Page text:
Today I read an article in Smith Journal about a young Australian couple who are cycling across Australia, living off the land, camping at night, and interviewing people they meet along the way who have rejected the prescribed capitalist lifestyle for time and happiness. It's something I've been concerned with since I got into philosophy, and especially since I fell in love with Vincent.
Compared with most of my friends, I'm a hippy. I've been into environmental issues since I was a kid, and although I have never lived overseas, I've think I've always been quite aware of my existence in the wider world than I know first-hand. But more than that, I have never wanted a career (which at times made me feel like there was something wrong with me), I don't give a shit about having money in the bank, and until recently though I might never own a house (and had wondered if I might be ideologically opposed to private ownership of property). I value personal freedom and creativity. And further even than those things, I have an unusual appreciation for empty time.
I have a few magical friends whom I consider proper hippies (according to my own definition). They are women who have completely rejected norms - norms that even their liberal friends subscribe to, and forsaken material things they enjoy, to live authentically and responsibly and creatively. They have little or no money, and when they do have some, they might spend it all on one thing that they find beautiful, or smaller things that cost more than they might because they are better for the land and better for people. They are extremely political, and have beautiful ideas about things because they have made time in their lives to think about them; really think, not just in response to things, but just because things are.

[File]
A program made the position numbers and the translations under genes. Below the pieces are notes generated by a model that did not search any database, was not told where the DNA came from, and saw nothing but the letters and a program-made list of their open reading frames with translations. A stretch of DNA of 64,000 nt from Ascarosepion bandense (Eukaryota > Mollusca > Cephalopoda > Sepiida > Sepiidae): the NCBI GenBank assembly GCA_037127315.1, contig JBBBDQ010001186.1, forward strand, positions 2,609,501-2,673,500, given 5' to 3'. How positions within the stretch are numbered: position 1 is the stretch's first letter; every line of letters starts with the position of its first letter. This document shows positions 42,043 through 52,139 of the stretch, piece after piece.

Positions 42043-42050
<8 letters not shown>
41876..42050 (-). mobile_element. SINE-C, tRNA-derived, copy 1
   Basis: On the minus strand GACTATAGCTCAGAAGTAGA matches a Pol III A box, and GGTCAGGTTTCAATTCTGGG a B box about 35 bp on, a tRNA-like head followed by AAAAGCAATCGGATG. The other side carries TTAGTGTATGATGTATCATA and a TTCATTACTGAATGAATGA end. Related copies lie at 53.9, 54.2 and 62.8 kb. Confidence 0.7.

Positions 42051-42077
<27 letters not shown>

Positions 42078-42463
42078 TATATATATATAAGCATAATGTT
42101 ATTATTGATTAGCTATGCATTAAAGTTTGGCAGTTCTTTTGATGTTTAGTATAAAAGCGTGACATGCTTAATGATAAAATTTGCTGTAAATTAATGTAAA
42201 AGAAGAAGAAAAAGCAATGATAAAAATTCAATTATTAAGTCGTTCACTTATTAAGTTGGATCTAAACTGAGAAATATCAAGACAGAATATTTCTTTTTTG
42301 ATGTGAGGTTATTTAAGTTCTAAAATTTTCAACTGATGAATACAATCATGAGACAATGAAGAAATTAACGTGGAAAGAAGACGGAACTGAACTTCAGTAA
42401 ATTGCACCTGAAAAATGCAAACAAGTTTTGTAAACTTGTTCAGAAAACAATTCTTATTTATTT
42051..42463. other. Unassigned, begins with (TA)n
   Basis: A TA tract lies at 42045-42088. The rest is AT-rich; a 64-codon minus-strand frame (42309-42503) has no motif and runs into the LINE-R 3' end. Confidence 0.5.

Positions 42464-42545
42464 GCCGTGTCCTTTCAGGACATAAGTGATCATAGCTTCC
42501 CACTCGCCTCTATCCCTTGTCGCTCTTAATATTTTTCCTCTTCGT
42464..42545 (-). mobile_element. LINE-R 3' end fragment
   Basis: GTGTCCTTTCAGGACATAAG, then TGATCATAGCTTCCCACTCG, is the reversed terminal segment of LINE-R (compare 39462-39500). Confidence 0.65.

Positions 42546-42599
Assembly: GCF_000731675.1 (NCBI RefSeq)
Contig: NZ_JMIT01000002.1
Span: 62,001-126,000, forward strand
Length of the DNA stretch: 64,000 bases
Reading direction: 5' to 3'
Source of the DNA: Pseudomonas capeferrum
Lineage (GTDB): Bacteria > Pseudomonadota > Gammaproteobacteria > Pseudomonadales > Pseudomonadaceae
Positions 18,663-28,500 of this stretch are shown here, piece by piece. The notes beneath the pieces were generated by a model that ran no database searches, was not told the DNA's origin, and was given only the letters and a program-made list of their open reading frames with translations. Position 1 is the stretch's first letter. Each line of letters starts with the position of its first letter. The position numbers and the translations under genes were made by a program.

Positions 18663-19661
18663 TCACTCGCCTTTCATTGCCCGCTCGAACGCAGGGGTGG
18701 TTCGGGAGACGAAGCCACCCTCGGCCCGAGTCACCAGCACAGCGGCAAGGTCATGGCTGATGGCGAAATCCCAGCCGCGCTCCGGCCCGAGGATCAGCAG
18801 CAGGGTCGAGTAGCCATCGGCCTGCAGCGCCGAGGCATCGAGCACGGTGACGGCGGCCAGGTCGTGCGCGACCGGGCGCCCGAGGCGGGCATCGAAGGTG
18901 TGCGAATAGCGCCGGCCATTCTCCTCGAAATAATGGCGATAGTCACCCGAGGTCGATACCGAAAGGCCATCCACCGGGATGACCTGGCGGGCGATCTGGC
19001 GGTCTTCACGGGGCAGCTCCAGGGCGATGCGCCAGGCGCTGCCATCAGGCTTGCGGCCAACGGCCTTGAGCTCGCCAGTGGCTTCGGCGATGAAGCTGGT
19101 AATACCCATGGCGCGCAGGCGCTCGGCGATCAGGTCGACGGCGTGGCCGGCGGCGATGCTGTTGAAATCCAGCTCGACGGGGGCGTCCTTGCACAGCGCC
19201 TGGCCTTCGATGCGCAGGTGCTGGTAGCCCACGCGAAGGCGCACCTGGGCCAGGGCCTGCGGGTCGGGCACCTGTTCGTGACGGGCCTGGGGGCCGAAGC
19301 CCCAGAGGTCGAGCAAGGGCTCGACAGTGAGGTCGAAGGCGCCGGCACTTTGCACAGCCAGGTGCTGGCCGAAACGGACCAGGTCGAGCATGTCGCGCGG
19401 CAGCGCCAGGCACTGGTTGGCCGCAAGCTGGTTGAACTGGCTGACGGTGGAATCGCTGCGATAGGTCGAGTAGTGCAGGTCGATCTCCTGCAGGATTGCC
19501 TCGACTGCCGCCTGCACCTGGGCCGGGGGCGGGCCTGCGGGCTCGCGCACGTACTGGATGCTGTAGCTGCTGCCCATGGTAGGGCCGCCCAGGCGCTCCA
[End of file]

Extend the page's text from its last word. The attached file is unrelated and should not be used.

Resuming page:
I think people often forget what living responsibly is. We get so caught up in cultural obligations that we overlook the natural ones; our responsibility to the land, to humanity, and to ourselves. Capitalist norms mean we think we have a responsibility to find the best-paying job we can, and to work as many hours as those jobs require, because money is how we measure things, and we trade off the hours we work with things to make our non-working lives more comfortable, without wondering if it's actually worth it.
It's no revelation that this isn't how we have to live, yet I feel like we're all apt to forget that because so few people in life have nothing to sell. There are very few of us (obviously I'm talking about you reading this, and me) who don't have any choice in what we do for a living. And we forget that our jobs are to make a living; we can adapt according to what living requires. We just need to think exactly what that figure is, and what we're prepared to compromise in our lives, and what we aren't prepared to compromise.
I'm writing this partly to convince myself that it is okay to make these decisions, which is funny because I know it is, but it's hard to feel that it is alright to choose what you believe over what people you love believe. I have lived the way I do for a while, and it's felt hippy enough, but if I want to do certain things, I won't be able to stay a hippy, and I have realised that is non-negotiable to me, besides which I am ready to take it to the next level. I'm not claiming to be forsaking money; I'm just rejecting the lifestyle that will give me less of it and ask for more of it. I want to be in control of my life; I want to own a patch of land that I love, not just because it's mine but because I chose it, and I want to make something that I did myself, and I want to have a brood of gorilla babies and dogs, and I want to be allowed to do it for myself, because that's who I am.
Authenticity is a battle sometimes, but I believe it's worth fighting for.